Turkey deployed hundreds more troops in northern Syria overnight in preparation for a long-suspended offensive against American-backed Kurdish forces, according to two officials, a move that could help President Recep Tayyip Erdogan shore up flagging domestic support and put pressure on the U.S. and Russia to rein in the Kurdish troops.
Earlier this month, Erdogan signaled he was planning a new campaign after a spate of attacks by Kurdish YPG forces that Ankara regards as a mortal threat because of their link to Kurdish insurgents in Turkey. As the troop buildup was getting underway, he resumed his tough talk, without specifically declaring a military incursion was imminent.
“Turkey is currently facing terrorist threats from across the border,” Erdogan said on his way home from Azerbaijan, state-run Anadolu Agency reported on Wednesday. “We will continue our fight against terrorism with the same determination” at home and across the border, he said.
The Defense Ministry declined to comment.
In 2019, Ankara hit the brakes on an earlier planned Syria foray following separate cease-fire agreements with the U.S. and Russia, which both have forces stationed there. But he recently accused both countries of not fulfilling their promises to force the YPG to withdraw at least 30 kilometers (20 miles) from the Turkish border.
The Kurdish forces played a major role in the U.S.-led effort to quell Islamic State in Syria, and Washington’s support for Turkey’s enemy has been a major point of contention. Turkey views the YPG as a terrorist group affiliated with the Kurdish separatist PKK, which the Turkish military has been battling for more than three decades and is classified as a terrorist organization by the U.S. and European Union.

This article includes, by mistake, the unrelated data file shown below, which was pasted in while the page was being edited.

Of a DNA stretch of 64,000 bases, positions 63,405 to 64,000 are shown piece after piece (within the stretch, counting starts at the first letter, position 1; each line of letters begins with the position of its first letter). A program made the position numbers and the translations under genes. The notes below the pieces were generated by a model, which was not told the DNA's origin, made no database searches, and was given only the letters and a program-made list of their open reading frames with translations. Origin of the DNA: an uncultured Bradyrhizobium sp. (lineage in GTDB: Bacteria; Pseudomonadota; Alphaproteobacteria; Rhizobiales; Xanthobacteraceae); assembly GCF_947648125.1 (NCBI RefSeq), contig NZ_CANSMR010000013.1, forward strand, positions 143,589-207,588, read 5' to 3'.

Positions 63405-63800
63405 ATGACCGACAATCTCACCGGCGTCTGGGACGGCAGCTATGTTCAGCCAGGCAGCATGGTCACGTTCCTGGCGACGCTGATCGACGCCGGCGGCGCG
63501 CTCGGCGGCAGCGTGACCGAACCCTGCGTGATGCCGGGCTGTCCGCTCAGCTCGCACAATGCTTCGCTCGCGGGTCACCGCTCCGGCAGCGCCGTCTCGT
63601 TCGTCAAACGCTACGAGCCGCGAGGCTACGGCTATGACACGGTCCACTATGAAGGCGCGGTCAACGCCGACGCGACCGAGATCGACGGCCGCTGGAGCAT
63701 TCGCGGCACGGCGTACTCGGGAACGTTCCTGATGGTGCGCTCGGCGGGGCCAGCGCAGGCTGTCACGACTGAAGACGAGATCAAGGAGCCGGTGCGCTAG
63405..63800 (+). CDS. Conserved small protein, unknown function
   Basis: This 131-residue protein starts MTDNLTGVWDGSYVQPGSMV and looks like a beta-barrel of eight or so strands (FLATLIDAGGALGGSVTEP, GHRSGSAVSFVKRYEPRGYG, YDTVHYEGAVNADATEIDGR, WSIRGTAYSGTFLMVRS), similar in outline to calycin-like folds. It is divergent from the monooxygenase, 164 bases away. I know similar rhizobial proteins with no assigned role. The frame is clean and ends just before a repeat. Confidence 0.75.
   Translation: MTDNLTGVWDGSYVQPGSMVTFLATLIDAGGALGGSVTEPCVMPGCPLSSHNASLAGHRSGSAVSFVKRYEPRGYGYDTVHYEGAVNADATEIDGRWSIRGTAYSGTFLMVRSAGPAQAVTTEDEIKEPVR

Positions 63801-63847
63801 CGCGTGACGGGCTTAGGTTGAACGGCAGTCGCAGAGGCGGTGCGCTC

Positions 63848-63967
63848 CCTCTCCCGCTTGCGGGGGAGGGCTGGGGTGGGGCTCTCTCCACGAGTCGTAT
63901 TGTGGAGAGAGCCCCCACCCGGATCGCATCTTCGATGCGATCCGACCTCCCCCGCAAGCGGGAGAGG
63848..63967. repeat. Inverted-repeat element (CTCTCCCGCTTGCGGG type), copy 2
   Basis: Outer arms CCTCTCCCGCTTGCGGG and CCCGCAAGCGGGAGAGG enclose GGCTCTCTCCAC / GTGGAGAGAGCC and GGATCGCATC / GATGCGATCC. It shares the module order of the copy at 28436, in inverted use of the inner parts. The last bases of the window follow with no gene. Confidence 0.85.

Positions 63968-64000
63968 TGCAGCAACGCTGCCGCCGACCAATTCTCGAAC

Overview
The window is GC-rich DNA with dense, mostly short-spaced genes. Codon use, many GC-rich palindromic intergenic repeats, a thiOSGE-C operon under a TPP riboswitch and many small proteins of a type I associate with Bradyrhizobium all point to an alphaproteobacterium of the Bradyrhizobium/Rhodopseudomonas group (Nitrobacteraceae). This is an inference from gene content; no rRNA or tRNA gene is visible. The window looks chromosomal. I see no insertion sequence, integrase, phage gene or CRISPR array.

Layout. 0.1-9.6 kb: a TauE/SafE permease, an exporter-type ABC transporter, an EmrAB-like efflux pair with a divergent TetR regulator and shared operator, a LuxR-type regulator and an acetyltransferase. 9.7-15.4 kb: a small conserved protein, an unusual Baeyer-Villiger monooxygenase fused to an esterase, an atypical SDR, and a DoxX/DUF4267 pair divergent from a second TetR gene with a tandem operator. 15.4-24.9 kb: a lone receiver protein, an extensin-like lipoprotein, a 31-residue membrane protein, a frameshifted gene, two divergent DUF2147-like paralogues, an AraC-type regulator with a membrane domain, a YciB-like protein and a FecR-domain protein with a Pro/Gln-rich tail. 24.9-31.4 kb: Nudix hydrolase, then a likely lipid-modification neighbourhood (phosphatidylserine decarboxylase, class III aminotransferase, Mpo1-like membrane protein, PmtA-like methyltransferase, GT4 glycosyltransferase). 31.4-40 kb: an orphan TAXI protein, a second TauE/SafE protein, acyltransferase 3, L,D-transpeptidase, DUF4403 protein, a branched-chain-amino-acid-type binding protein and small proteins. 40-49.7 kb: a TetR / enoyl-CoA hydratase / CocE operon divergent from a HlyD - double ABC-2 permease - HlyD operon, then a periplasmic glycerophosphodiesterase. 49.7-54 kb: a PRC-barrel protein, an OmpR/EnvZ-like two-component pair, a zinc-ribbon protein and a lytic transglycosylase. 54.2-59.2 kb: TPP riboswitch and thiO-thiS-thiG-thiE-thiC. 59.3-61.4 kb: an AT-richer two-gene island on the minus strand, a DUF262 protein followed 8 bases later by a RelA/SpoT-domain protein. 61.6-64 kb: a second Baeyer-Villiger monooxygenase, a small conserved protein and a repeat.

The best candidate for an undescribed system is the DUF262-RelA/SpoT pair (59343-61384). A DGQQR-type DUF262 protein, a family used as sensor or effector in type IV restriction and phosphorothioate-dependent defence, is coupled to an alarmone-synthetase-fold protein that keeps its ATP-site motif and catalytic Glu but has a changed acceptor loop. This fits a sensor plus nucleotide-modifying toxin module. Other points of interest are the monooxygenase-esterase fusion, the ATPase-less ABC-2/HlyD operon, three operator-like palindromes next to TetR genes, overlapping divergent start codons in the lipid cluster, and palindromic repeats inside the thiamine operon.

A campaign against the Kurdish forces could help Erdogan consolidate the support of Turkish nationalists and conservatives at a time when soaring inflation threatens his popularity. But it also risks a standoff with the U.S. that could hurt the lira, this year’s worst-performing major currency.
The lira remains vulnerable to changes in geopolitical risks affecting direct investment and tourism from Western countries, which make up the bulk of dollar-financing that Turkey relies on to finance its growth.
Erdogan has said he will meet with U.S. President Joe Biden next week at the world climate summit in Glasgow, Scotland, though there has been no confirmation from Washington. The two leaders will also both attend the Group of 20 meeting of major economies in Rome this week.
Turkey has been shelling YPG positions across the border since two of its policemen were killed in Syria and mortars were fired into its territory earlier this month. The U.S. condemned the killings but also urged all sides to respect cease-fire zones.
The planned offensive is meant to seal more than two thirds of Turkey’s 910-kilometer (560-mile) frontier with Syria, the officials said, speaking on condition of anonymity to discuss strategy. Turkey would aim to capture areas south of the town of Kobani, also known as Ayn al-Arab, to connect areas under its control west and east of the Euphrates river, they said.
Another potential target is to capture the Menagh air base near the town of Azaz from YPG forces who carry out hit-and-run attacks on Turkish forces and allied Syrian rebels who would join it in the planned campaign, the officials said.
Just last month, the Turkish military sent more troops into a different area of Syria as Erdogan prepared for a critical meeting with Russian and Iranian leaders. The intent was to signal Ankara’s resolve to keep blocking an assault on Idlib, one of the Syrian civil war’s last fronts, in order to head off another flow of refugees into Turkey.
The area targeted for the currently planned offensive is largely empty of people. The troop reinforcement took place after parliament voted on Tuesday to allow the deployment of troops in Syria and Iraq for two more years.
In a tactic to prevent Moscow from openly opposing Turkey’s war plans, Turkish forces may withdraw from a few areas south of the strategic M-4 highway that forms Idlib’s southern border, the officials said.
“The Turkish side was told that Moscow is against” this stratagem, said Elena Suponina, a Moscow-based Middle East analyst. “Still, the most Russia will do is to criticize the offensive — it won’t actually try to stop it from happening. That’s probably enough for the Turks.”
Kremlin spokesman Dmitry Peskov on Friday declined to comment.